The problem in this type of case, as I see it, is to reconcile two fundamental principles. The first is that fraud vitiates a judgment. Thus in Cabassi v Vila (1940) 64 CLR 130 at 147 Williams J, with whom Rich ACJ agreed, said:


'A judgment which is procured by fraud is tainted and vitiated throughout. If the fraud is clearly proved the party defrauded is entitled to have the judgment set aside in an action (Hip Foong Hong v Neotia & Co (1918) AC 888; Jonesco v Beard (1930) A.C. 298). In some of the older cases in the House of Lords it has been stated that where a judgment has been so obtained it may be treated as a nullity (Shedden v Patrick (1854) 1 Macq HL 535; R v Saddlers' Co (1863) 10 HLC 404 [11 ER 1083]. In the last-mentioned case (1863) 10 HLC 404 [11 ER 1083], Willes J said: 'A judgment or decree obtained by fraud upon a court binds not such court, nor any other; and its nullity upon this ground, though it has not been set aside or reversed, may be alleged in a collateral proceeding (Philipson v Lord Egremont (1844) 6 QB 587 [115 ER 220]; Bandon v Becher (1835) 3 Cl & Fin 479 [6 ER 1517]; Shedden v Patrick (1854) 1 Macq HL 535; see also Tommey v White (1853) 4 HLC 313 [10 ER 483]'.'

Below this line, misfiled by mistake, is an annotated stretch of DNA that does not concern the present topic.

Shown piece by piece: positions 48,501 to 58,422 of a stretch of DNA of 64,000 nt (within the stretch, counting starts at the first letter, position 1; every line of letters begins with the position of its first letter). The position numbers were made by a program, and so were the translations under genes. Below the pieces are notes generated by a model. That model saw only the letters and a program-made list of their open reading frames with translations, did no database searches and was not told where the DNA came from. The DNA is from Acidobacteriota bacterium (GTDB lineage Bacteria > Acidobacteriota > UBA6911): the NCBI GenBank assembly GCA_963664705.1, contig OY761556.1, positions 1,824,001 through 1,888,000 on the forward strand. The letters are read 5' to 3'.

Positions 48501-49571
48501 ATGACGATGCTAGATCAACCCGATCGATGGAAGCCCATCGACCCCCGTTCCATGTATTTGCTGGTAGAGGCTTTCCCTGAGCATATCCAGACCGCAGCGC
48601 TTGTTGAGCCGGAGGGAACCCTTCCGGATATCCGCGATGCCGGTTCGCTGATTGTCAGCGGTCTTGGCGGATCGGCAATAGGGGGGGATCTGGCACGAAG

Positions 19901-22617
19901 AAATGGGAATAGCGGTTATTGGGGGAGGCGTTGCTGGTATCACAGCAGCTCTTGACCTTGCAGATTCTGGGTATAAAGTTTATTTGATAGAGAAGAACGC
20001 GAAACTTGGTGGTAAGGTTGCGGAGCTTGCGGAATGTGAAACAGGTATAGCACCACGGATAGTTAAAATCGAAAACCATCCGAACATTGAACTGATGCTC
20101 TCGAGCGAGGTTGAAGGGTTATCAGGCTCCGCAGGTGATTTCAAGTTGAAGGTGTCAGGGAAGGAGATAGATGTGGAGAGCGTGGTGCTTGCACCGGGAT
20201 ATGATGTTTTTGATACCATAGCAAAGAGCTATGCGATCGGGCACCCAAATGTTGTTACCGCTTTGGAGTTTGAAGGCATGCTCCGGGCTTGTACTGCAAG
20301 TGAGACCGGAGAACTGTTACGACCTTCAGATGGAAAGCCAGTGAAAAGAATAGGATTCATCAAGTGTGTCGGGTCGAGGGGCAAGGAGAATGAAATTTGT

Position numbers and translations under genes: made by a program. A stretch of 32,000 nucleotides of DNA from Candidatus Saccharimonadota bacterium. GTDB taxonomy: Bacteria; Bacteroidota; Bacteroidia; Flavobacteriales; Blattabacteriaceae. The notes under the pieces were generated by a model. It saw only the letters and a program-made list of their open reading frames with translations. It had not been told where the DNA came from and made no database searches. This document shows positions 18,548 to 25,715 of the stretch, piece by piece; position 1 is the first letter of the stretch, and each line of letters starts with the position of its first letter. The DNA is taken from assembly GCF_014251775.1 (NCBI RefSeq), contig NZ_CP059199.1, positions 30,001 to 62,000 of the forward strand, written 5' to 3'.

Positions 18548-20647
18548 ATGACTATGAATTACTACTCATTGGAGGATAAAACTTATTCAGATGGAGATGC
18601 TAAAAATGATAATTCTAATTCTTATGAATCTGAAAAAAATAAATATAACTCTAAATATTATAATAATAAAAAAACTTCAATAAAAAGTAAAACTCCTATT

The second is the public interest in the finality of litigation. These two fundamental principles are reconciled by the requirement that the party seeking to set aside a judgment on the ground of fraud produce evidence of facts discovered since the judgment complained of. Williams J pointed out that in Charles Bright & Co Ltd v Sellar [1904] 1 KB 6, the point was made that actions to set aside a judgment on the ground of fraud do not invite the court to rehear upon the old materials but that fresh facts are brought forward and that the litigation may well be regarded as new and not appellate in its nature, because not involving any decision contrary to the previous decision …" (emphasis added)

[34]  The applicant contends that the CT scan images show that Mr Brown's evidence as to the development of the reaction only six or seven minutes after the injection was untrue.  If the images had been available, so the applicant's argument goes, the likelihood is that the learned trial judge may have been more inclined to accept the applicant's evidence as reliable.

[35]  The applicant did not produce the CT scan images to the respondents before the hearing of the strike out application, fearing, so it is said, that the respondents may fabricate evidence to deprive them of their evidentiary impact.  The applicant did not put the CT scan images before the learned Chief Justice in answer to the respondents' application to strike out his new action.  Before this Court, the applicant sought to tender the CT scan images.  The respondents objected to this course.  This Court reserved its decision whether to receive the CT scan images.